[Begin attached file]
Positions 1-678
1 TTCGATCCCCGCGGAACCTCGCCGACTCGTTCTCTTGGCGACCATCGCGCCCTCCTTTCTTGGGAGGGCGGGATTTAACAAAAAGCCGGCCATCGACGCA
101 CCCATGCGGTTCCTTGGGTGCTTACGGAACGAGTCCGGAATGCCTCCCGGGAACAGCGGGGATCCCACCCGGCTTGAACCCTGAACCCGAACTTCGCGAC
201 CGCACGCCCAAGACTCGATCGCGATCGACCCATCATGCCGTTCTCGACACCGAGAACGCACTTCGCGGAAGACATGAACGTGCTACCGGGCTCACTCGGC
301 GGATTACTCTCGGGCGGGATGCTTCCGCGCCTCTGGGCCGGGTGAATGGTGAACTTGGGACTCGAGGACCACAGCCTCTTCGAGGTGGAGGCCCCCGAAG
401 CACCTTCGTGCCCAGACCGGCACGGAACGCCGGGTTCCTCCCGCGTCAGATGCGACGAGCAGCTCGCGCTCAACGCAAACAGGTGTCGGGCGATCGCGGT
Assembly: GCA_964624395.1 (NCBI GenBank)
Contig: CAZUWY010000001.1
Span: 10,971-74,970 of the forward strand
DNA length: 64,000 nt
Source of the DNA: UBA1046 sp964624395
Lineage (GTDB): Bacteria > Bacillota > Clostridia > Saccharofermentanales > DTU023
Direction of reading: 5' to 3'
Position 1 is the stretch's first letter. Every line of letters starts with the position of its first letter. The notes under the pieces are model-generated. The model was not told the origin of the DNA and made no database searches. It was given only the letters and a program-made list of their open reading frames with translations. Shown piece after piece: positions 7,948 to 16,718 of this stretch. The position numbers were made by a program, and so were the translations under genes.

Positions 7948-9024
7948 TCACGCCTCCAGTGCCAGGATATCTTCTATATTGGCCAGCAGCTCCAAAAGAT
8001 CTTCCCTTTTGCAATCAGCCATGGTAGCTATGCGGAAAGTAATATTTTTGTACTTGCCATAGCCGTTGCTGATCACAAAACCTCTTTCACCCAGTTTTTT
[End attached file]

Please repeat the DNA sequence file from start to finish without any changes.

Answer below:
Positions 1-678
1 TTCGATCCCCGCGGAACCTCGCCGACTCGTTCTCTTGGCGACCATCGCGCCCTCCTTTCTTGGGAGGGCGGGATTTAACAAAAAGCCGGCCATCGACGCA
101 CCCATGCGGTTCCTTGGGTGCTTACGGAACGAGTCCGGAATGCCTCCCGGGAACAGCGGGGATCCCACCCGGCTTGAACCCTGAACCCGAACTTCGCGAC
201 CGCACGCCCAAGACTCGATCGCGATCGACCCATCATGCCGTTCTCGACACCGAGAACGCACTTCGCGGAAGACATGAACGTGCTACCGGGCTCACTCGGC
301 GGATTACTCTCGGGCGGGATGCTTCCGCGCCTCTGGGCCGGGTGAATGGTGAACTTGGGACTCGAGGACCACAGCCTCTTCGAGGTGGAGGCCCCCGAAG
401 CACCTTCGTGCCCAGACCGGCACGGAACGCCGGGTTCCTCCCGCGTCAGATGCGACGAGCAGCTCGCGCTCAACGCAAACAGGTGTCGGGCGATCGCGGT
Assembly: GCA_964624395.1 (NCBI GenBank)
Contig: CAZUWY010000001.1
Span: 10,971-74,970 of the forward strand
DNA length: 64,000 nt
Source of the DNA: UBA1046 sp964624395
Lineage (GTDB): Bacteria > Bacillota > Clostridia > Saccharofermentanales > DTU023
Direction of reading: 5' to 3'
Position 1 is the stretch's first letter. Every line of letters starts with the position of its first letter. The notes under the pieces are model-generated. The model was not told the origin of the DNA and made no database searches. It was given only the letters and a program-made list of their open reading frames with translations. Shown piece after piece: positions 7,948 to 16,718 of this stretch. The position numbers were made by a program, and so were the translations under genes.

Positions 7948-9024
7948 TCACGCCTCCAGTGCCAGGATATCTTCTATATTGGCCAGCAGCTCCAAAAGAT
8001 CTTCCCTTTTGCAATCAGCCATGGTAGCTATGCGGAAAGTAATATTTTTGTACTTGCCATAGCCGTTGCTGATCACAAAACCTCTTTCACCCAGTTTTTT